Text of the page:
This book investigates information technologies in the classical Roman world—their invention, diffusion, and use, and the interactions among those processes. The focus is on conceptual developments—e.g., “mapping,” “weighing,” “listing”—rather than material ones—e.g., “codex,” “abacus.” (Within the area covered, however, the interaction of concepts with the materiality of their actual uses will be a recurring theme.) It also focuses principally on “high” technologies rather than, say, literacy or numeracy in general. Perhaps paradoxically, this will end up setting the book against most work to date on classical knowledge regimes. Scholarship has typically dealt with intra-elite and largely discursive phenomena. As a result, we know a good deal about the intellectual history of antiquity’s formalized disciplines (e.g., rhetoric, philosophy, law, literature, grammar) and how they competed with and inflected one another. By contrast, my goal is to uncover an alternative set of regimes which were generally not theorized in antiquity, but which informed the practices of daily life, and did so in a broad variety of social locations (even if some had elite origins). These turn out to include relatively advanced technologies like complicated lists, tables, and textual illustrations....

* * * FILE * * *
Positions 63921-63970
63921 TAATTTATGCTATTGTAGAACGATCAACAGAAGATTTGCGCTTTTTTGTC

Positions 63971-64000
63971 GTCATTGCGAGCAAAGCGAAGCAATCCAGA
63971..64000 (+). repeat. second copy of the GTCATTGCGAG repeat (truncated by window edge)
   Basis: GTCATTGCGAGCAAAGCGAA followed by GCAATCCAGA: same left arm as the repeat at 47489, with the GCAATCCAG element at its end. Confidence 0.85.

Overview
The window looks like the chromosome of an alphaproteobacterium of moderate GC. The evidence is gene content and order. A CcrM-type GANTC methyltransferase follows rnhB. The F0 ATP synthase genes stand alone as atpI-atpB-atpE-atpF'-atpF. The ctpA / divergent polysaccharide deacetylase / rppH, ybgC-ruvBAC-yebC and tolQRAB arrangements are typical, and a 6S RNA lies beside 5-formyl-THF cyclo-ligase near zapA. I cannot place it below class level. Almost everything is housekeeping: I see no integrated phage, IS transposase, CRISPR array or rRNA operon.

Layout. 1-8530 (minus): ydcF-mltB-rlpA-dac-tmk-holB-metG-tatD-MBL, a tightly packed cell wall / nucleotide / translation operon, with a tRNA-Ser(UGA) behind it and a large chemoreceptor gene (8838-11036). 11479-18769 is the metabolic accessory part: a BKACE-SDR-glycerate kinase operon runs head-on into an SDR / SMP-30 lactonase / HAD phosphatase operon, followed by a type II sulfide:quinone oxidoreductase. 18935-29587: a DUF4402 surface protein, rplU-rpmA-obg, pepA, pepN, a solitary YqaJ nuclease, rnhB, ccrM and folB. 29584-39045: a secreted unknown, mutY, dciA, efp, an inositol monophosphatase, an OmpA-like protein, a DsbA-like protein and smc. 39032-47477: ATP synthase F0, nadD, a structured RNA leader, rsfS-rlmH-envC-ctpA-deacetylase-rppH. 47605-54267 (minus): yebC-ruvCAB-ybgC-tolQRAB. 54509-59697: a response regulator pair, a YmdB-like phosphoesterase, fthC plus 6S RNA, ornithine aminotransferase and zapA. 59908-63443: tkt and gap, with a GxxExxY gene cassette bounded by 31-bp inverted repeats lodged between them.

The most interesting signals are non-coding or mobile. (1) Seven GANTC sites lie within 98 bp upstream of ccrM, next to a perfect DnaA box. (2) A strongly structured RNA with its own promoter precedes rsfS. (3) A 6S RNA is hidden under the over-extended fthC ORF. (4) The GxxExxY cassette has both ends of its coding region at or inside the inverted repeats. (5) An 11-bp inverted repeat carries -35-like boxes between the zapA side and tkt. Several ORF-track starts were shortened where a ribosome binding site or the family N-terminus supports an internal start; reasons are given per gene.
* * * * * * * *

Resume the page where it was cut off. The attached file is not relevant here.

Chapter. 4154 words.
Subjects: Greek and Roman Archaeology ; Classical History ; European History
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